I'm also working on a post on mixing complementary colors as a way to expand your color options. My challenge right now is to expand my repertoire of reds. I have dozens of blues and greens and purples and plums. But very few reds. So, I am working on combining pure red dye with other pure dyes to get hues with a range of values and saturations. Fun stuff for the mad chemist!

Friday, March 15, 2013

Mixing Dye Stock Solutions and New Organic Fabric

I've published a short tutorial on how to mix up dye stock solutions:

Mixing Dye Stock Solutions

Also, a few new items in my store:





I've also purchased some new organic cotton fabric that has a lower threadcount than my broadcloth cotton.  It would be a nice fabric for hand stitching, piecing, and embroidery.  Here's my first offering of this new organic cloth:




I'll be listing some more palettes in this fabric soon.  This organic cloth is certified organic and meets the Global Organic Textile Standard. 

I've also ordered some organic broadcloth, that I think I will experiment with for batiks.



Saturday, March 9, 2013

Adventures 'round the colorwheel

Combining secondary colors is a great way to expand your color horizons.

The main secondary colors are violet (mixed from blue + red); orange (mixed from yellow and red); and green (mixed from blue and yellow).

Combining secondary hues will also give you colors that are more muted than the primary colors. This is because mixing fiber reactive dyes is a subtractive process. Every time you add a hue to your mix, more light is being absorbed or subtracted. So a mix of four pure colors (made from mixing two secondaries) will be significantly more muted than a pure primary or a secondary (two primaries). 

This is good to remember when you are looking for colors that are duller or have a lower chroma.

By dialing down the amount of dye you use at the same time, you can obtain colors that have both a lower chroma and a lower value.

Try combining your secondary colors in different ratios to see what you come up with. Major tertiaries are olive (green + orange), rust (orange + violet) and navy blue (green + violet), but you will find that by changing the ratios of your secondaries, you will get an interesting range within that color family. Easy ratios to mix are 90/10; 75/25; 50/50 and 25/75.

To make your dyeing life easier, mix up your solutions for each secondary in multiples of 10. That will make mixing your ratios simple. So, try mixing together 18 mL of violet with 2 mL of orange; 15 mL of violet with 5 mL of orange; 10 mL of violet with 10 mL of orange;  and so on.  Make sure to label your mixtures -- Rust A, Rust B, etc., so you can keep track of them.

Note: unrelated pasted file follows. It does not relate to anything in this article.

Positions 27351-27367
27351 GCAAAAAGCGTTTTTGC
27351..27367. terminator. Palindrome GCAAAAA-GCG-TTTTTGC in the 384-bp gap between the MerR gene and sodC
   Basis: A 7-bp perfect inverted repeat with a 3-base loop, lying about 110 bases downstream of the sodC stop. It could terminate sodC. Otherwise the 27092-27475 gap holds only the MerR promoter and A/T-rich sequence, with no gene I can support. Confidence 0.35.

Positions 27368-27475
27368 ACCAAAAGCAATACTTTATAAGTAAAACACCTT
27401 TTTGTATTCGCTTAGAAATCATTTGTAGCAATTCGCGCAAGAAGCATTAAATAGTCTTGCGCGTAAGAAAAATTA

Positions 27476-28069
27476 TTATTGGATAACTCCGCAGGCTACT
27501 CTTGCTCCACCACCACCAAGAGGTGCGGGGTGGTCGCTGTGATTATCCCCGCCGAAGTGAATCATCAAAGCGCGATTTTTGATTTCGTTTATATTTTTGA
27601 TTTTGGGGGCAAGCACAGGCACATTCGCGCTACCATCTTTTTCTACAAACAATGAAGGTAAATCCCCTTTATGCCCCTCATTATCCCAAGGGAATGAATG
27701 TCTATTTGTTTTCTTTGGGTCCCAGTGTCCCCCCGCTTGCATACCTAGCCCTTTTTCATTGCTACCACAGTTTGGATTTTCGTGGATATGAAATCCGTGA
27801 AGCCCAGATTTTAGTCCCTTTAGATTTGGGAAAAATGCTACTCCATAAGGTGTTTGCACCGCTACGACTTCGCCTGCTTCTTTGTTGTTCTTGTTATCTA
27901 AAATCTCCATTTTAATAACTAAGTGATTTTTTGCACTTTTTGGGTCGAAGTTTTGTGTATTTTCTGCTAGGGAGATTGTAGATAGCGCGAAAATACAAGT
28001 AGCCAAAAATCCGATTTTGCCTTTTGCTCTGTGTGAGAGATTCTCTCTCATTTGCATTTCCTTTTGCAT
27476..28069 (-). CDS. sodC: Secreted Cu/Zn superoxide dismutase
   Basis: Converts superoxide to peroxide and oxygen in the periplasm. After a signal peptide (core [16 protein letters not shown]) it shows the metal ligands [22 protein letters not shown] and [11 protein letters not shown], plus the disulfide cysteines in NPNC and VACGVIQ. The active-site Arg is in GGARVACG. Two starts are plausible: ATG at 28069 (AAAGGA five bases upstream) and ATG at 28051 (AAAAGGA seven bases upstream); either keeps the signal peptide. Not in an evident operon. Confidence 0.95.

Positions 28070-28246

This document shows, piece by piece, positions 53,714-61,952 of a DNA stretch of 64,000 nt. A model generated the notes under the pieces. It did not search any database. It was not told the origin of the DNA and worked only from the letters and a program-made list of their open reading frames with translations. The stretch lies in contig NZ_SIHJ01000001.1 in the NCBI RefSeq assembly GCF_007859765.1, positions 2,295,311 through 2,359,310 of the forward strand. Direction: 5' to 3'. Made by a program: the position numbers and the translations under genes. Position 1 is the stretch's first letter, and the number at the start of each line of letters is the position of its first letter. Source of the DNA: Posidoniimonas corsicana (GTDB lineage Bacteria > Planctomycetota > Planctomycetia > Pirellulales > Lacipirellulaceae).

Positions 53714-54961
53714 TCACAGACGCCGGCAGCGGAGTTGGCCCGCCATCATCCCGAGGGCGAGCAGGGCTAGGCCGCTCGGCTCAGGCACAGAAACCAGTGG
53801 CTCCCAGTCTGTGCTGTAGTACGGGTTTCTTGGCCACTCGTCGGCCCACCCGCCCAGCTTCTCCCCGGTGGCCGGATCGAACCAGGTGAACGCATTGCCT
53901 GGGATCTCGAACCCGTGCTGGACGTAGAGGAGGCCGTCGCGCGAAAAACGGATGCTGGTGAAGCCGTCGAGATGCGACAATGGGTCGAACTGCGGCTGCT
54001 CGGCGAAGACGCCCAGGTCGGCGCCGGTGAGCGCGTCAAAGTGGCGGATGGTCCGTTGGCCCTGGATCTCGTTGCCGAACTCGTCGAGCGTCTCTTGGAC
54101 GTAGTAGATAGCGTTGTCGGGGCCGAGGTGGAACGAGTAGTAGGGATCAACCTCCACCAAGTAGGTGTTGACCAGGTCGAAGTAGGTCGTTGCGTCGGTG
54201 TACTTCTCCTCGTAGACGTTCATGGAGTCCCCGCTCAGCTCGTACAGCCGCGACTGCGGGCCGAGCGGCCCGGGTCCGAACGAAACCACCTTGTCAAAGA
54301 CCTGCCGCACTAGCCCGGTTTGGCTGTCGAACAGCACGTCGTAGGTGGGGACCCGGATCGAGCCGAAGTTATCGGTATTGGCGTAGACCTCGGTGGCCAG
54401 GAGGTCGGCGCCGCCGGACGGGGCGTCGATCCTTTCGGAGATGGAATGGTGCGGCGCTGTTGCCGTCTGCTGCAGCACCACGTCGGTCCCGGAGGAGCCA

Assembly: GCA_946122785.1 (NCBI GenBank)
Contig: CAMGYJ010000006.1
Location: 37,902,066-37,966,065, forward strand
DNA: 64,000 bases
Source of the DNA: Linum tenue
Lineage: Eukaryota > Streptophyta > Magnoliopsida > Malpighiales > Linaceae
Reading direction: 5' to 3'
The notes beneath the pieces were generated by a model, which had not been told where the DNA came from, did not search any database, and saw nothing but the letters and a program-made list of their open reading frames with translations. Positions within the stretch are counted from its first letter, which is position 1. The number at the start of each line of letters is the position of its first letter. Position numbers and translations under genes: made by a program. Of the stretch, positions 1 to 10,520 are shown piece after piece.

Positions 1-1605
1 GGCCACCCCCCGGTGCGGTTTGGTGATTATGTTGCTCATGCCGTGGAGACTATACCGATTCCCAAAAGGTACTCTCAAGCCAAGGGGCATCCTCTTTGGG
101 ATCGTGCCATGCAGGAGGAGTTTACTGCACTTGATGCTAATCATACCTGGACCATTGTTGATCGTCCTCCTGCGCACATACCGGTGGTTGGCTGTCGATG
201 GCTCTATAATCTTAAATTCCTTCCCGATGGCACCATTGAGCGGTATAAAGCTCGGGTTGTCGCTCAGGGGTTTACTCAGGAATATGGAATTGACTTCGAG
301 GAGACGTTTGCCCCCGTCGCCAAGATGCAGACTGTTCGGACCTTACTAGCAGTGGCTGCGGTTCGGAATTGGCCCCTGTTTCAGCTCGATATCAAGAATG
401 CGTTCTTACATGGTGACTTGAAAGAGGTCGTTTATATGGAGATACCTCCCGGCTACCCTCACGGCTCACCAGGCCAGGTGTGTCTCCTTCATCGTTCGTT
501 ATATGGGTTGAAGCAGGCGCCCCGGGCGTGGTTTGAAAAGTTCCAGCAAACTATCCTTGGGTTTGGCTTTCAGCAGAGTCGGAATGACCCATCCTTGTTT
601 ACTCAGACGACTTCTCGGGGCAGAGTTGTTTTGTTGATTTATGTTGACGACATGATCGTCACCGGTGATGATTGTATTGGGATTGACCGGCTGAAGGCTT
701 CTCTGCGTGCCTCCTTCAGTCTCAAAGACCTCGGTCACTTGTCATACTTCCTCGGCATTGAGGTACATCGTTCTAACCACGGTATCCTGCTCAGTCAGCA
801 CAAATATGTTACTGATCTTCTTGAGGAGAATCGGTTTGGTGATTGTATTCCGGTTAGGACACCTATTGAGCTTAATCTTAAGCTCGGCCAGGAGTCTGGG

Then weigh small swatches of fabric and dye your swatches in different depths of shade. Using a 5% solution, a 10 g swatch of fabric dyed at 4% depth of shade will require 8 mL of 5% solution; 2% depth of shade half that amount, 4 mL.  With 20 mL of 5% solution, you can dye four 10 g swatches in four depths of shade, a great way to see how each color might change as the value changes.  

Here are some hues I made recently using orange and green. I dyed these at a low depth of shade, because I wanted a really light, breezy effect that I think works especially well on linen. I'm calling this my air palette.  



Thanks for reading. As always, feel free to ask questions.

Saturday, February 9, 2013

Wednesday, February 6, 2013

Color Swatches Design Wall

I like to have swatches using formulas I've worked on using different dyeing techniques. A combination of pure dyes will look very different on a piece of fabric dyed using low water immersion vs. on fabric dyed a solid color using a tub dyeing method. 

I like to have solid dyed swatches available so I can decide what color to use for my batiks. I dye all of my batiks using a tub dye method. 

I decided to try using some 100 percent cotton 1.5" wide tape to dye solid color swatches. They work pretty well. I don't fuss over them as much as I would if it were a solid yard of cotton, so they are a little more splotchy than I would dye my fabric, but that's okay. I'm just trying to get an idea of the hue.  To make these tapes, I cut a piece of cotton tape and weighed it. To make it easier, I cut a piece so it weighed 5 grams. This makes dye calculations easier. I dyed the tapes a 4% depth of shade using a 5 percent dye stock solution. I used the same fiber to water ratio that I would when tub dyeing, so I can replicate these hues pretty well on cotton or hemp.